"Ooh, maybe you can have the lake house catch fire! then you could kill of the evil ex-husband of the waitress and his mistress that he works with can find evidence of blackmail he was using on their boss, and then, and then....and you, know like maybe you could put me in it!"
"uh, yea, thanks."

ETA: there isn't even a waitress with an evil exhusband in the book.

Roger J Carlson
03-23-2006, 10:56 PM
Be sure to tell the agent or publisher how much your mother/uncle/cousin/next-door-neighbor liked the book. They're always interested in the opinions of people outside the publishing world.

(The really sad thing is I've done almost everything listed here at one time or another.)

PattiTheWicked
03-23-2006, 10:59 PM
Make sure you tell agents and editors that this is just the first book in a planned twelve-book series. And some of those plot holes they're complaining about DO get resolved. In the last book.

When you send it in, don't worry about spellcheck. That's what editors are for.

Be sure to mention that you heard George Clooney was looking for new material, and that he'd make the PERFECT lead if your book was ever made into a movie, and so could they please just call him and see if he'd be interested, oh and by the way, your cousin Rhonda with one leg is a big fan of George's and she had a part in last summer's community theater production of You're A Good Man Charlie Brown, so maybe she could play the heroine.

Don't worry about including a return address. No one reads those anyway.

Elincoln
03-23-2006, 11:13 PM
Don't worry about proofreading. Spell/Grammar check catches EVERYTHING!

JoeEkaitis
03-23-2006, 11:22 PM
If a publisher's submission guidelines specify traditional manuscript formatting (monospaced font, double-spaced lines, one-inch margins on all sides, no justification), show 'em how much better your book will look in single-spaced justified 12-point Times New Roman.

And don't forget to center those page numbers between frilly dingbats!

Roger J Carlson
03-23-2006, 11:26 PM
Always put a copyright notice on your manuscripts. That way they'll know you mean business.





© 2006 Roger Carlson

No portion of this post may be reproduced without the poster's consent.

Roger J Carlson
03-23-2006, 11:29 PM
If a publisher's submission guidelines specify traditional manuscript formatting (monospaced font, double-spaced lines, one-inch margins on all sides, no justification), show 'em how much better your book will look in single-spaced justified 12-point Times New Roman.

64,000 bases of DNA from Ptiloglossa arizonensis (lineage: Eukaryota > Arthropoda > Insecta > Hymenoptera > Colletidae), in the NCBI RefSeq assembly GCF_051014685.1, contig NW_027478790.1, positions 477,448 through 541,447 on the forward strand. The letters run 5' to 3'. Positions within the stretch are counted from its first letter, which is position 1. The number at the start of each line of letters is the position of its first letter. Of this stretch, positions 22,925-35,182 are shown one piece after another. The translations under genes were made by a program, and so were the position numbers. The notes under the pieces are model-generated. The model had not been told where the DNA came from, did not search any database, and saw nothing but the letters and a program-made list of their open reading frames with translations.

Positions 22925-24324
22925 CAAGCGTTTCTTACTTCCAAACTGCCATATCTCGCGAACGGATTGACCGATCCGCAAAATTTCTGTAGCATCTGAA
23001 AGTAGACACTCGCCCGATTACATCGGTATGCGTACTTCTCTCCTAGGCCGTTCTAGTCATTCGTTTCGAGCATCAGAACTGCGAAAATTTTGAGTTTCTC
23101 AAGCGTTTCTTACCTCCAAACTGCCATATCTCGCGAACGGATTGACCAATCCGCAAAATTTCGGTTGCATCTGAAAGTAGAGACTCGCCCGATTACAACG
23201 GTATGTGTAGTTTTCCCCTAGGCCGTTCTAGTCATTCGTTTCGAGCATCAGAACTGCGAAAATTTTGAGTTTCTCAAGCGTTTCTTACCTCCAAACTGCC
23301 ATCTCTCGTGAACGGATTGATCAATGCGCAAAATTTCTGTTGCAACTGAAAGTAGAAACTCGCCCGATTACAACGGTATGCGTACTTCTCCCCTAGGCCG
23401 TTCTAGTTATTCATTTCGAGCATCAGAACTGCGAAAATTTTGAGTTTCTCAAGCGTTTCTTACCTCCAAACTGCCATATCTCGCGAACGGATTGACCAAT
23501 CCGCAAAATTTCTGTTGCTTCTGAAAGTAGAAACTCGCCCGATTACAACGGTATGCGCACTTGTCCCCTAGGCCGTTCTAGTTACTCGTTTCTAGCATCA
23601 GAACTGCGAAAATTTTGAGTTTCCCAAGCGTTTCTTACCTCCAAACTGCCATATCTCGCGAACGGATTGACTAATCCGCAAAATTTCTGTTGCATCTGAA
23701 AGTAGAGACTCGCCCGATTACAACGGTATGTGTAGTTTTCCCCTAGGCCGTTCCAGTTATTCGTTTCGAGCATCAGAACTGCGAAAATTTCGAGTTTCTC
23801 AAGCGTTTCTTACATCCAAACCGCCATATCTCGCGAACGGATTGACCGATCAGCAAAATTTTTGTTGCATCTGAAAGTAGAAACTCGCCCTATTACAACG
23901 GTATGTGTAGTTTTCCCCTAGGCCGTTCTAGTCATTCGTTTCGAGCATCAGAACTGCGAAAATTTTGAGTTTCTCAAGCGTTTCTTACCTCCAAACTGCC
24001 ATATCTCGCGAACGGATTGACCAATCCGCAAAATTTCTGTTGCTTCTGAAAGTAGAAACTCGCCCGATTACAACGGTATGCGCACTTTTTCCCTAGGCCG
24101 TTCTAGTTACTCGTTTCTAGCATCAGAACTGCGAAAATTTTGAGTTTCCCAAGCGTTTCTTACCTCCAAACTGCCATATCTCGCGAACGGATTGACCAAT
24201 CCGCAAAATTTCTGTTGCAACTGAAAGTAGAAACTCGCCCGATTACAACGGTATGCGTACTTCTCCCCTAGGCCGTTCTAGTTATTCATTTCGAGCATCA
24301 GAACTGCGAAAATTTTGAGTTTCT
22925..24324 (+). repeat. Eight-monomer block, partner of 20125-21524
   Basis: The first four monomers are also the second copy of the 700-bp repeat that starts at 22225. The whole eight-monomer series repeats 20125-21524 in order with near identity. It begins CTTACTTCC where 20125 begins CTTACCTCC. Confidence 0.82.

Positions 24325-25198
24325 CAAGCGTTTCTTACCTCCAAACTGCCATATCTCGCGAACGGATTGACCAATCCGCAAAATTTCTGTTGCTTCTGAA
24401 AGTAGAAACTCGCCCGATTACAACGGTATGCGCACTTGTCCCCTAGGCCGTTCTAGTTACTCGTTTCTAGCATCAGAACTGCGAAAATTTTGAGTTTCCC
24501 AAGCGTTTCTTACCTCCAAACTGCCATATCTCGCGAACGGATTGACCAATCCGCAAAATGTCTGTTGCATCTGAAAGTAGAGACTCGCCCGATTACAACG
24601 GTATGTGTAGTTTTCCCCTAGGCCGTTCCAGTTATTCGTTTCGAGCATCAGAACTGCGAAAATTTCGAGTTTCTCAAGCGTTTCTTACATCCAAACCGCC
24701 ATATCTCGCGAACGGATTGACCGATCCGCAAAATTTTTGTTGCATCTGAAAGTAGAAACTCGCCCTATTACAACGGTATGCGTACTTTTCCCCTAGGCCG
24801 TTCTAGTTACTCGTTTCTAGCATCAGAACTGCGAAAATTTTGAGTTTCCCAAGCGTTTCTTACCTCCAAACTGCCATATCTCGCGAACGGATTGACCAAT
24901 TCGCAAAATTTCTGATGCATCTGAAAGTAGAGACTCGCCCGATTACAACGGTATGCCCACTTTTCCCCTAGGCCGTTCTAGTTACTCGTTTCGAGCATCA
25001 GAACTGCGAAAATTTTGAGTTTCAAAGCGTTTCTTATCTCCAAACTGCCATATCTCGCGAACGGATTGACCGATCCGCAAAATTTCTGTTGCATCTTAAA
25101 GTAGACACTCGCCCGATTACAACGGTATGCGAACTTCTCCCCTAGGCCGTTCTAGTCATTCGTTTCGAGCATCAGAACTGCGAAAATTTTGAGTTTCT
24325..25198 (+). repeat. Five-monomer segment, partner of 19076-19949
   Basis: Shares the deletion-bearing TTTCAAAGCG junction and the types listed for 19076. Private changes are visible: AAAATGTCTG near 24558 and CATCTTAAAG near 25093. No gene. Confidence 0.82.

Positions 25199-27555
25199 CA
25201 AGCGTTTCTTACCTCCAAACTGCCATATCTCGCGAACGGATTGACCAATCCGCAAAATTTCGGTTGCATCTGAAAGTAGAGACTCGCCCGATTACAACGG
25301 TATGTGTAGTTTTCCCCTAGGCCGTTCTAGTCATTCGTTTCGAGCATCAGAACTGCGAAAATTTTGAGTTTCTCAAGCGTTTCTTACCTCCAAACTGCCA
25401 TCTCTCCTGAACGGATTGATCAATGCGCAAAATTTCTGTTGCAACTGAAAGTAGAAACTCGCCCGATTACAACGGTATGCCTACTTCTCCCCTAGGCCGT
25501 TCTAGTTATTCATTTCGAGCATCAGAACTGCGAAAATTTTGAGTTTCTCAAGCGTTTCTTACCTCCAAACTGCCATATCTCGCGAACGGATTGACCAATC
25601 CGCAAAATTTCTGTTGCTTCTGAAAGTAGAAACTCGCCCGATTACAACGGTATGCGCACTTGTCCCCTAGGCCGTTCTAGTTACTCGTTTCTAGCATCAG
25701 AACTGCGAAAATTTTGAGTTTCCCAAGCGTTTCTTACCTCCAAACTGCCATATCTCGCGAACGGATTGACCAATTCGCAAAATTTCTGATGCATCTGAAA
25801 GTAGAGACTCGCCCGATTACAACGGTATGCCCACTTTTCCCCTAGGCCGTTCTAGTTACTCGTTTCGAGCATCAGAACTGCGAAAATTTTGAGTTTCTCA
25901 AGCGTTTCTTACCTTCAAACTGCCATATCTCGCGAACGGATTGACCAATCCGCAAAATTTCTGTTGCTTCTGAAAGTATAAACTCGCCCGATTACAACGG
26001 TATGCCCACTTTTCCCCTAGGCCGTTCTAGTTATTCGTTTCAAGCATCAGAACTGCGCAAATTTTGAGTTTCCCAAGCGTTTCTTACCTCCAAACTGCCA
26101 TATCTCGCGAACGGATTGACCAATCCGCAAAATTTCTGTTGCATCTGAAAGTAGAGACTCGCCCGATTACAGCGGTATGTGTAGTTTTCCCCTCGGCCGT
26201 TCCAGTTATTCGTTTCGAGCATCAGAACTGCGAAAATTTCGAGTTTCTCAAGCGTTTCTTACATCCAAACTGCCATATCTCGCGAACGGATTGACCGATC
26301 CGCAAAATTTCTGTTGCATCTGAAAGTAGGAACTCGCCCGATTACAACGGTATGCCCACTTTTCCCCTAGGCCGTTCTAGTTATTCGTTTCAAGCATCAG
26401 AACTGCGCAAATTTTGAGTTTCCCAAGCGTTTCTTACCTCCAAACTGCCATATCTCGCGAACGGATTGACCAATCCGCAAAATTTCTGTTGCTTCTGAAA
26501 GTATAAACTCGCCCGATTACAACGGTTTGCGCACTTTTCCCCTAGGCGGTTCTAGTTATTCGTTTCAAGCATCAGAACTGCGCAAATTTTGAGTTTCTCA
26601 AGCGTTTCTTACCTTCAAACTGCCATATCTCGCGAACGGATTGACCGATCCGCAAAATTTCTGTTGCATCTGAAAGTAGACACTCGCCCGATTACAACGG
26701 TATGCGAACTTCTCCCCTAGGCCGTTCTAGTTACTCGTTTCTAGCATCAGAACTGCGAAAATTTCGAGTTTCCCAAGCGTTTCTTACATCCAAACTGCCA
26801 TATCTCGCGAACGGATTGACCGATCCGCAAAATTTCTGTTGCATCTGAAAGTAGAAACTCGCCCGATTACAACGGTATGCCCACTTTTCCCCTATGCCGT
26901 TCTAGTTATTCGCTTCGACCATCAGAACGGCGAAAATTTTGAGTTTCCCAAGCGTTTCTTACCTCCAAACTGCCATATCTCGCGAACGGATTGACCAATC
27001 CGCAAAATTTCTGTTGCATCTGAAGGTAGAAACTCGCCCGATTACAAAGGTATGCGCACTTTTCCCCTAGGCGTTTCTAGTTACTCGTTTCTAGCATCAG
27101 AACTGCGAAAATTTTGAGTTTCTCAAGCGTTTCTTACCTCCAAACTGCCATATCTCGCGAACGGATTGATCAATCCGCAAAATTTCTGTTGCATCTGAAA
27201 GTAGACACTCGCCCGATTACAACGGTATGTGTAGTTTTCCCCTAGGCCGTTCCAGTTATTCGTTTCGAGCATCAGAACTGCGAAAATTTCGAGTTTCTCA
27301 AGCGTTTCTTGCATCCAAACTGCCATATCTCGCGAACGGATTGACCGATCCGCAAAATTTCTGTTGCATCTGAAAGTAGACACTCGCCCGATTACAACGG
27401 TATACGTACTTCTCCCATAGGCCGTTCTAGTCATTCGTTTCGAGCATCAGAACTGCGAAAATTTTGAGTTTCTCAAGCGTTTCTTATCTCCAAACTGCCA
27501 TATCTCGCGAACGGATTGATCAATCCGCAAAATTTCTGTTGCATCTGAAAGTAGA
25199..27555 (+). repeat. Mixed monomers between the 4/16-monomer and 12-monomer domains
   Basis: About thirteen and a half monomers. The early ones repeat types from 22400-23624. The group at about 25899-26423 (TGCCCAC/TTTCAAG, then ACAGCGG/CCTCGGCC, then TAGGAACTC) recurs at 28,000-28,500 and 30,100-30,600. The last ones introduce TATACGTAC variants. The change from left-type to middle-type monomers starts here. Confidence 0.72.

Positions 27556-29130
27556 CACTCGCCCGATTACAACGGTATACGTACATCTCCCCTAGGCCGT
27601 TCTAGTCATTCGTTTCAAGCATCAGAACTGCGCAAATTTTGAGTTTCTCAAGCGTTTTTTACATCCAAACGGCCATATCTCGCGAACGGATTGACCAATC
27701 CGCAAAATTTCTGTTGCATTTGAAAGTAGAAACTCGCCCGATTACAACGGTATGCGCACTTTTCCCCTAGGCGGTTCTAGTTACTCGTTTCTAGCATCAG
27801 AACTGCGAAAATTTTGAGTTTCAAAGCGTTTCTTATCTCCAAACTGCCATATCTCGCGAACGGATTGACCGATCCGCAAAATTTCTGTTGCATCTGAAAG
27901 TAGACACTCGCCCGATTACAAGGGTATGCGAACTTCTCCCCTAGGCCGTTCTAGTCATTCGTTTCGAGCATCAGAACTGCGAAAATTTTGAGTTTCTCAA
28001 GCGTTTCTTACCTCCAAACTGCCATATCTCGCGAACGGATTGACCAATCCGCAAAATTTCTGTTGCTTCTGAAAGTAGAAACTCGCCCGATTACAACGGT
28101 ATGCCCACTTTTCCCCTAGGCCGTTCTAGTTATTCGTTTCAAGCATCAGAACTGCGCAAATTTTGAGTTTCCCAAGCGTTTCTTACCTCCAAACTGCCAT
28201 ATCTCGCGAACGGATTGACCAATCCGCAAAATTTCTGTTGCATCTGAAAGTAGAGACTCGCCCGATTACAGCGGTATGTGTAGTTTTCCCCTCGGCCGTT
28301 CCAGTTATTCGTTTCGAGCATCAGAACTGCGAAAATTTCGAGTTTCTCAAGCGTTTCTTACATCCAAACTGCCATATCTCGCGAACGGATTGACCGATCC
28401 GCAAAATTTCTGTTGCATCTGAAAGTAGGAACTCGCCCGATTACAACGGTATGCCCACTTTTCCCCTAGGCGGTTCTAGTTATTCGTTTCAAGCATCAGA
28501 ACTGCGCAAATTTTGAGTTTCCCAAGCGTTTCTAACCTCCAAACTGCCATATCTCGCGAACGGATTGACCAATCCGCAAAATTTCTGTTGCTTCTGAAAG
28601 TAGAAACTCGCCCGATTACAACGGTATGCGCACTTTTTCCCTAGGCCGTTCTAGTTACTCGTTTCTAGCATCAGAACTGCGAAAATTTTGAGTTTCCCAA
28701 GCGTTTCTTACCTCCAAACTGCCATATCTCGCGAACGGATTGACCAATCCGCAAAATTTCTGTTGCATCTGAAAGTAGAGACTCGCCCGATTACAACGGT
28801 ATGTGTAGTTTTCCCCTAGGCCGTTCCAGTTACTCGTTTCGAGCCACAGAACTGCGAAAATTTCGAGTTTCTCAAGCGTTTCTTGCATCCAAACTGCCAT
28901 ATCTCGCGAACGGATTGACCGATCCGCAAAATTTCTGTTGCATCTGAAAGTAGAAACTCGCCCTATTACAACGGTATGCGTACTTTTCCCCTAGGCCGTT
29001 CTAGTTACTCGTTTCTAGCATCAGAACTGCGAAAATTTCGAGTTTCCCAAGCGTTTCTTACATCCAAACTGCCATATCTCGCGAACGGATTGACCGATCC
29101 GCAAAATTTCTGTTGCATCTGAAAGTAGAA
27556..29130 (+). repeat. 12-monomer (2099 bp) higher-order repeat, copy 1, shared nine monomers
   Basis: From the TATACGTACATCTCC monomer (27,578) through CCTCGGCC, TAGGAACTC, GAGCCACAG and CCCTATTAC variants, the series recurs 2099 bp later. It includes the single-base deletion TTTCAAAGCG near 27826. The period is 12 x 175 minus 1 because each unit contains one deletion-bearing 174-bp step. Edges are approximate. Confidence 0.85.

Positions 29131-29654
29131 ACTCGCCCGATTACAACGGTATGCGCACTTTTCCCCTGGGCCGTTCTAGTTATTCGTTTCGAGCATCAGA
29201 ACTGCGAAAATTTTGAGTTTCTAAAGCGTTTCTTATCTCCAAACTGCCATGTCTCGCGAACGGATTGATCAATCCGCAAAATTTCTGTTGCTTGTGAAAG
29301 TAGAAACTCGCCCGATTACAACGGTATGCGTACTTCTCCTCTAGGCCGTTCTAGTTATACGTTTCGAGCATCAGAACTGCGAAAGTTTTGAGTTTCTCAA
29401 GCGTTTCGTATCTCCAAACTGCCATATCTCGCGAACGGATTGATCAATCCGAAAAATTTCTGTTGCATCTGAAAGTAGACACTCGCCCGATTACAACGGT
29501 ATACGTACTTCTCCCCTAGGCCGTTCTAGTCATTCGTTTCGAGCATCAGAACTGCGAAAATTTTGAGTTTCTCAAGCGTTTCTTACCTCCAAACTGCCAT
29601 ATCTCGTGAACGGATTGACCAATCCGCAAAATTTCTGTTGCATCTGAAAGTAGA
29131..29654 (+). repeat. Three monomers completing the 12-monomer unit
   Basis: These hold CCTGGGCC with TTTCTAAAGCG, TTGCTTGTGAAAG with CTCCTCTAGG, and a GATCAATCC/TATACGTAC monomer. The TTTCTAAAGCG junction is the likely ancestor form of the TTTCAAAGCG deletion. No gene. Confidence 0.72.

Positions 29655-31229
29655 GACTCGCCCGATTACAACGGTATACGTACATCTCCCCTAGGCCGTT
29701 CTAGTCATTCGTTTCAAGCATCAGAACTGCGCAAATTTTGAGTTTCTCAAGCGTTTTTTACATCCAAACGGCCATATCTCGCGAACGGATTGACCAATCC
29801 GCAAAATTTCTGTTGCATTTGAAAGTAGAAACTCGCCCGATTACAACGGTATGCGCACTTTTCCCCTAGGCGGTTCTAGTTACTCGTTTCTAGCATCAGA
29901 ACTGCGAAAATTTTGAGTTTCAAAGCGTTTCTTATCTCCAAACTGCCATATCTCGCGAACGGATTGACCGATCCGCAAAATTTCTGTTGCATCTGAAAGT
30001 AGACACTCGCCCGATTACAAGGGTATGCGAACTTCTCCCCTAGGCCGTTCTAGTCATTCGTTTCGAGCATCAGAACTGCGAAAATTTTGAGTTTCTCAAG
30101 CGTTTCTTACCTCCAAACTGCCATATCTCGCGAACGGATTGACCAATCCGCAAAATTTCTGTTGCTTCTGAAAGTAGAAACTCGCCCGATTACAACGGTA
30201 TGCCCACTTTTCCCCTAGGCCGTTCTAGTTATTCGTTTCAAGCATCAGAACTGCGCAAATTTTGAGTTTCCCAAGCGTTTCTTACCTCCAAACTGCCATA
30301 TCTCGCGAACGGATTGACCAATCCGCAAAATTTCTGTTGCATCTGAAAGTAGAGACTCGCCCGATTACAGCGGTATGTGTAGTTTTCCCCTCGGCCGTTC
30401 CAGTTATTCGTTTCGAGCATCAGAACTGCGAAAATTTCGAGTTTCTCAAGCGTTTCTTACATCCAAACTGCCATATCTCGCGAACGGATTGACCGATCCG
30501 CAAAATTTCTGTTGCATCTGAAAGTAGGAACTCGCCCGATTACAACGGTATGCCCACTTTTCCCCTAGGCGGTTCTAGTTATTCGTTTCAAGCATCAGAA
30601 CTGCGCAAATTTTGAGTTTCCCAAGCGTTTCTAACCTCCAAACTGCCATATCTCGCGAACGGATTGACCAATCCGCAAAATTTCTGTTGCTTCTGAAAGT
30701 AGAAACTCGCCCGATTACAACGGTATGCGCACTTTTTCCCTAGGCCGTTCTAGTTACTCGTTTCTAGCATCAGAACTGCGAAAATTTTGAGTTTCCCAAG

And don't forget to center those page numbers between frilly dingbats!Never bother with the publisher's submission guidelines. Your genius will shine through regardless of the format.

reph
03-23-2006, 11:40 PM
Include a résumé with your query letter. Editors always look for new writers who are well-rounded people. Nothing impresses them like a background in data processing.

What if your background happens to be in shoe repair? No problem! Just call it data processing anyway, unless your book features hot scenes involving distinctive shoes (wink, wink).

Don't forget, editors are underpaid. They'll appreciate little gifts. A carelessly selected gift, however, shows you're not paying attention. Your gift must be thematic. It must relate to the book. For that book with all the shoes, for instance, get the editor on your side by tucking a tube of foot cream into the package. Of course, a busy editor may not send a thank-you note and acceptance letter immediately. If you don't hear back within a reasonable time, such as four days, send a follow-up mailing. This time, enclose a second gift to encourage the editor to reply. You might choose a bottle of nail polish in a cheerful shade, for her toes. To comply with postal regulations, label the package "Caution: Contains Volatile Liquid."

Be patient. Give the editor another week. She may seem to ignore you, but don't give up. Now that you've established yourself as a generous person, she's probably holding out for bigger gifts. Engage a private investigator to find out her home address, which you'll use for your next mailing. Then you can send a reminder card and a complete pedicure kit.

Or, if your budget won't permit all that, submit your manuscript to PublishAmerica in the first place. They don't have any editors to bribe.

MadScientistMatt
03-23-2006, 11:48 PM
"I've heard a lot of people are turning to POD because it costs so much to get published otherwise."

JoeEkaitis
03-23-2006, 11:51 PM